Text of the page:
World bankers brace for seven per­cent drop in bonuses: Poll

The Pak Banker - - Front Page -

NEW YORK: From Wall Street to the City of London to Hong Kong's Cen­tral District, bankers are brac­ing for bonuses to be down 7 per­cent on av­er­age from a year ago, and higher salaries will only par­tially cush­ion the hit, a Reuters/IFR global poll shows.

Some fi­nance in­dus­try pro­fes­sion­als are ex­pect­ing drops as steep as 30 per­cent af­ter weak trad­ing re­sults that are de­press­ing bank prof- its and shrink­ing the bonus pool, ac­cord­ing to the poll of more than 25 pro­fes­sion­als.

Un­like in other in­dus­tries, bankers typ­i­cally rely on year-end bonuses for a large por­tion of their yearly com­pen­sa­tion.

Al­though most banks have not yet in­formed staff of their ac­tual bonuses for 2010, the dis­mal ex­pec­ta­tions re­flect the fact that gen­er­ally bankers, traders, and sales­peo­ple have been told to be ready for a low pay­out. "Flat is the new up," one U.S. banker said.

A London-based in­vest­ment bank­ing an­a­lyst said, "You would have to live in cuckoo land to ex­pect bonuses to be up on last year. Even if you're a star per­former you're go­ing to be down."

This is a sharp turn­around from last year, when Wall Street bonuses jumped 17 per­cent on av­er­age, ac­cord­ing to a re­port by New York State's comptroller.

The find­ings from the Reuters/IFR poll are in line with ex­ec­u­tive search in­dus­try re­ports.

The poll pointed to heftier pay­outs in Asia, where busi­ness is boom­ing, and to flat-to-smaller bonus pools for Euro­pean and United States bankers.

Bonuses may not be strong, but bankers are re­ceiv­ing higher salaries, which re­duces the hit to to­tal in­come. Many banks have boosted salaries this year on the the­ory that con­cen­trat­ing com­pen­sa­tion into sky-high year-end bonuses en­cour­ages reck­less risk-tak­ing. Some salaries have dou­bled, ac­cord­ing to com­pen­sa­tion con­sul­tants.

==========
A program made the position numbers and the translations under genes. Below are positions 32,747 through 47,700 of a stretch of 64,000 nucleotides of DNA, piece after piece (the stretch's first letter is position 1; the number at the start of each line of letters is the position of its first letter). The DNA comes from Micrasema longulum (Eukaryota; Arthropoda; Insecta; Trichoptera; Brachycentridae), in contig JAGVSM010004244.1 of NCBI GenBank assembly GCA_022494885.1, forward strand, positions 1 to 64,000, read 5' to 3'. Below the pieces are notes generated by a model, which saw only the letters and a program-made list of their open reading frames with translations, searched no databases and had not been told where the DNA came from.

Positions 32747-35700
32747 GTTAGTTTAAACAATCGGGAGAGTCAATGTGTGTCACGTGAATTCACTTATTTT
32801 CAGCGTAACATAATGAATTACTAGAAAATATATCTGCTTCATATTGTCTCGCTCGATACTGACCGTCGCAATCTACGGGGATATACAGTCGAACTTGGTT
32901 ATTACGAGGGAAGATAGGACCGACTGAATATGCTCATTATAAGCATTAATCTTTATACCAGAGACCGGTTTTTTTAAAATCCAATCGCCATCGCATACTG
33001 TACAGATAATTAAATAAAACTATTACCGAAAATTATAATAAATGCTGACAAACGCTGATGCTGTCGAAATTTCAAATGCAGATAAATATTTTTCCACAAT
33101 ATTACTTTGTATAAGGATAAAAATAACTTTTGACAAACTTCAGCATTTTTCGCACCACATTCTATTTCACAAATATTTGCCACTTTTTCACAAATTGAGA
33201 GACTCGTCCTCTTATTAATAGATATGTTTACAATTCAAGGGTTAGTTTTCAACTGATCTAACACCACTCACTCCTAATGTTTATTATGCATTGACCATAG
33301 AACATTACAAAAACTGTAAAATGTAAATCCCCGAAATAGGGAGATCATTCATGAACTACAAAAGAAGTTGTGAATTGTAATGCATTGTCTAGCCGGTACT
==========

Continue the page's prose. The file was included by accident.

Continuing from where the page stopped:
Even so, bonuses still typ­i­cally ac­count for about 80 per­cent of toplevel em­ploy­ees' com­pen­sa­tion, said Joe Sor­rentino, com­pen­sa­tion con- sul­tant at Steven Hall & Part­ners in New York.

Banks' rev­enues have been pres­sured this year by weaker trad­ing vol­umes. The one bright spot has been merger ad­vi­sory, where vol­umes have risen from last year, but where prof­its are typ­i­cally low com­pared with trad­ing.

Bankers' bonuses be­came a hot­but­ton is­sue world­wide af­ter gov­ern­ments pro­vided tril­lions of dol­lars to bail out banks dur­ing the fi­nan­cial cri­sis in 2008. Just a year later, banks were back to big bonuses, at­tract­ing the ire of tax­pay­ers and politi­cians who com­plained that banks' prof­its were pri­va­tized and losses were so­cial­ized. The Euro­pean Union has re­sponded with tough guide­lines on bonuses that limit how much up­front cash bankers can be awarded to as lit­tle as 20 per­cent of their bonus. -PB News

IS­LAM­ABAD: Hon­or­able Amanda Fazio, Pres­i­dent Leg­isla­tive Coun­cil of New South Wales Assem­bly, Aus­tralia called on Act­ing Pres­i­dent Fa­rooq H. Naek at Par­lia­ment House. -App

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